Market Insider

Polar blast from 'bomb cyclone' should boost natural gas prices, set stage for late-winter shortages

Key Points
  • Natural gas futures fell on a forecast for warmer weather, but they are likely to spike again when a major East Coast storm, dubbed a "bomb cylcone," and even more frigid weather takes a bite out of supply.
  • Some in the markets expect producers will keep normally abundant U.S. supply at high enough levels, but there are some signs that there could be temporary spot gas shortages at the end of winter and supplies could fall well below the five-year average.
  • The U.S. is the biggest natural gas producer in the world, and analysts see no chance that supplies will run out or be unavailable.
Commuters brave sub-zero temperatures as they make their way to work in the Loop on January 2, 2018 in Chicago, Illinois.
Getty Images

Natural gas futures, dipping on a warmer long-term forecast, are likely to spike again after freezing weather takes another big bite out of gas supplies later this week.

The normally very abundant supply of U.S. natural gas could be put to the test this season and could actually see some spot shortages by the end of winter, according to analysts. An unexpectedly harsh cold snap across North America resulted in record gas demand New Year's Day, while at the same time natural gas producers from Pennsylvania to North Dakota are being forced to shut in some production at the well head due to the cold temperatures.

"We could consume upwards of a quarter of the stored natural gas just this month," said John Kilduff, energy analyst at Again Capital. The Energy Information Administration releases weekly data Thursday, and Kilduff said he's looking for a drawdown of 225 billion cubic feet, more than double the normal level for this time of year.

"Things could start to get tight for sure. Even if we have a normally cold winter, things get tight," he said. "These are big demand numbers we're seeing. Monday was a record. I think Saturday could eclipse Monday's record." Analysts said about 143 billion cubic feet of gas was consumed Monday, the largest on any one day in four years.

The U.S. is the biggest natural gas producer in the world, and analysts see no chance that supplies will run out or be unavailable but a shortage could mean prices will be higher.

The unexpected cold spell across North America is now being compounded by a massive winter storm, dubbed a bomb cyclone, that is expected to create blizzard conditions in parts of New England, and potentially dump more than a foot of snow.

The storm is expected to run up the East Coast, creating huge surf and high winds and bringing an even colder wave of frigid temperatures to a third of the eastern half of the U.S. by the weekend. Freezing rain or snow is expected from Florida to Canada.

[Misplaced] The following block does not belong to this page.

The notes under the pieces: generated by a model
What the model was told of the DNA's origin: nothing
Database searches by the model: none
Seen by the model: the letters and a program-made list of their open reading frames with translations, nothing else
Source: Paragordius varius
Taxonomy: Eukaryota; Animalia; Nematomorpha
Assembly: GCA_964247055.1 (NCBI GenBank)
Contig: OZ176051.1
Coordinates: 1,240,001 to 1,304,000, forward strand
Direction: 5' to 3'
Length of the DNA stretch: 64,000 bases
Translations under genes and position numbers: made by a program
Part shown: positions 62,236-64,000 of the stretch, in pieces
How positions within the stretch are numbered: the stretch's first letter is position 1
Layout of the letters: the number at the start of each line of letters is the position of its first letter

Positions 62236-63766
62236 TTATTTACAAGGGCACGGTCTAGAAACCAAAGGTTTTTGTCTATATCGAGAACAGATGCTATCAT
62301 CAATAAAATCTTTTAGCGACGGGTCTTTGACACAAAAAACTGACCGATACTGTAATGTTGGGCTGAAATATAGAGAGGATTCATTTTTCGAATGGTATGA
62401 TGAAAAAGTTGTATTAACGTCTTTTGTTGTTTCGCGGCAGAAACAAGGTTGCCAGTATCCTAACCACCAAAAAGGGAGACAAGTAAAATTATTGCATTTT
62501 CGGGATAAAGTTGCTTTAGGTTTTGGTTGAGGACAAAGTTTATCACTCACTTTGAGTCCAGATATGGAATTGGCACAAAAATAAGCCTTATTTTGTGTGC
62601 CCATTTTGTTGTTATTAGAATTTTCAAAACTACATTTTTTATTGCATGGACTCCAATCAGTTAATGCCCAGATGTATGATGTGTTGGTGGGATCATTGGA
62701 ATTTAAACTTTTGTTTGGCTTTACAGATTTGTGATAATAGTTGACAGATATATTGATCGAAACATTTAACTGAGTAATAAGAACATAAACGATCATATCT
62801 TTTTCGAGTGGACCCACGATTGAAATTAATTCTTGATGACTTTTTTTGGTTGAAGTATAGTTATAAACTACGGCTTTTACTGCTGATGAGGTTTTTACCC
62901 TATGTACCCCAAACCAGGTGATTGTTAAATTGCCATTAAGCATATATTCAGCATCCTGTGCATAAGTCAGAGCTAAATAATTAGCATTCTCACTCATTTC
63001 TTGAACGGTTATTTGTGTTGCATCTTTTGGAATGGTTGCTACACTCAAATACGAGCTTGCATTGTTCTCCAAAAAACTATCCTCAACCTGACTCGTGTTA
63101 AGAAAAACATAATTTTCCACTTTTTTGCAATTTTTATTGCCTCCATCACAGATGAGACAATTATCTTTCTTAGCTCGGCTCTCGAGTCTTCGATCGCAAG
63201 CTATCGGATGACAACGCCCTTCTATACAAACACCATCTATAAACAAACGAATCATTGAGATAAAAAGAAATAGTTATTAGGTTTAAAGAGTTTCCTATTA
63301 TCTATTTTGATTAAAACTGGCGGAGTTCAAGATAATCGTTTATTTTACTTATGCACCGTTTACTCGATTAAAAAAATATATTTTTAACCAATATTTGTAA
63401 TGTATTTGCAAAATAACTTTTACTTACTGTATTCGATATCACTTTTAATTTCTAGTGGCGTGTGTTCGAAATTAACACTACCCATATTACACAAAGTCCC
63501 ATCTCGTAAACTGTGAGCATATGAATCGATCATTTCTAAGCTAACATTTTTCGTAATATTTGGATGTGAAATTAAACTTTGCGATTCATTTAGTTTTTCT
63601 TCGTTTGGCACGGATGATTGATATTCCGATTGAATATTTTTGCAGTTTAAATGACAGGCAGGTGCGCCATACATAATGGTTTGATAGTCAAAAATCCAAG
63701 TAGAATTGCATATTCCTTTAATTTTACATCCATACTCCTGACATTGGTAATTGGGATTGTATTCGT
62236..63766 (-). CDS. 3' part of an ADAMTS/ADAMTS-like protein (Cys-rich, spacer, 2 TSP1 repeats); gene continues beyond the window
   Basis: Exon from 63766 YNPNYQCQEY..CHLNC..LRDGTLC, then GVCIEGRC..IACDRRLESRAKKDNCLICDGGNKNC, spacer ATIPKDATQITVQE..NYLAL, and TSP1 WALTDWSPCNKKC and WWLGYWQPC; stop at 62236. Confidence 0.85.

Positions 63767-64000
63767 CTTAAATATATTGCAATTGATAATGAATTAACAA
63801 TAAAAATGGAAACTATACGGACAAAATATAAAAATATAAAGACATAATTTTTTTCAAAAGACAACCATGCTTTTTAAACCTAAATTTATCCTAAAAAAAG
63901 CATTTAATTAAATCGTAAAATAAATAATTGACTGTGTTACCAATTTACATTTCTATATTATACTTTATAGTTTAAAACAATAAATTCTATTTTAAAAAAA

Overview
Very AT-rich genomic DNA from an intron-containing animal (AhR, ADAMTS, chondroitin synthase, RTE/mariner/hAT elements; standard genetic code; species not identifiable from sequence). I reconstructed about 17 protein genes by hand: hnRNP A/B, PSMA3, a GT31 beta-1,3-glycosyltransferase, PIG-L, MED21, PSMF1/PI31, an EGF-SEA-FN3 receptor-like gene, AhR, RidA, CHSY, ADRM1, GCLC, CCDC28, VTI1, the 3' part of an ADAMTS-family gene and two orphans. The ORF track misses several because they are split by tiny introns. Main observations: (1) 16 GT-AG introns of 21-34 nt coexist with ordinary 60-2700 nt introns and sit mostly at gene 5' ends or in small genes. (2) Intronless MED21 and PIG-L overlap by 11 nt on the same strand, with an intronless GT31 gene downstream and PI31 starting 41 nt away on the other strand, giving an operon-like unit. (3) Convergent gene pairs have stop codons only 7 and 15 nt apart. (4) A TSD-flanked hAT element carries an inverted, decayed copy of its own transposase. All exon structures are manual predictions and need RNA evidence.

Natural gas futures Wednesday were down 2.2 percent to $2.98 per million British thermal units, off a high of $3.10 per mBtu Tuesday.

"Overnight we saw warming trends in the 12-to-15 day forecast and the 16-to-21 day," said Jacob Meisel, chief weather analyst at Bespoke Weather. "We're still expecting what could be a record drawdown next Thursday by the EIA for the week ending this Friday. That would include the three-day holiday weekend for New Year's."

Meisel said the futures market is now expecting a natural gas storage to be 1.265 trillion cubic feet by the end of winter, compared with the five-year average of 1.7 trillion cubic feet.

"What the market is focusing on right now is the comparison to the five-year average, and we're going to walk into the spring season with stockpiles below the five-year average. The question is whether we're able to produce our way out of the problem," he said. "I'm confident in saying we're basically walking into spring, 2018 with a shortage of gas."

That means gas prices could be higher. In the cash market Wednesday, prices have been volatile, and Meisel said Henry Hub cash have been volatile and hit a high over $7 Wednesday.

"If there was some sustained cold through the winter, we could see drawdowns as low as 1,000 bcfs," Meisel said. "Right now we're just trying to figure out this warm up. We are having one more cold shot that will be focused Jan. 12 to 14, that spooked the market a little bit [Tuesday]. There are concerns cold could stick around a little longer than anticipated. That's what would get the market going if the warmer weather we're expecting isn't ending up verifying."

S&P Global Platts analysts said they believe the potential for supply shortages is in fact, limited by the rapid production. "Indeed the notion of "just in time" shale production is going to change the way market prices during the peak period for winter demand," they noted, adding that New England is a market where consumers pay high prices due to insufficient investment in midstream delivery and therefore pay high prices during peak demand.

Meisel said it's possible colder weather could return by the end of January or early February . "The forecast at this point is highly uncertain," he said.

Even so, the weather has already been historic. The city of Boston tied its own 100-year-old record Tuesday when it experienced seven consecutive days of temperatures that did not top 20 degrees. Temperatures were expected to be in the mid 20s Wednesday.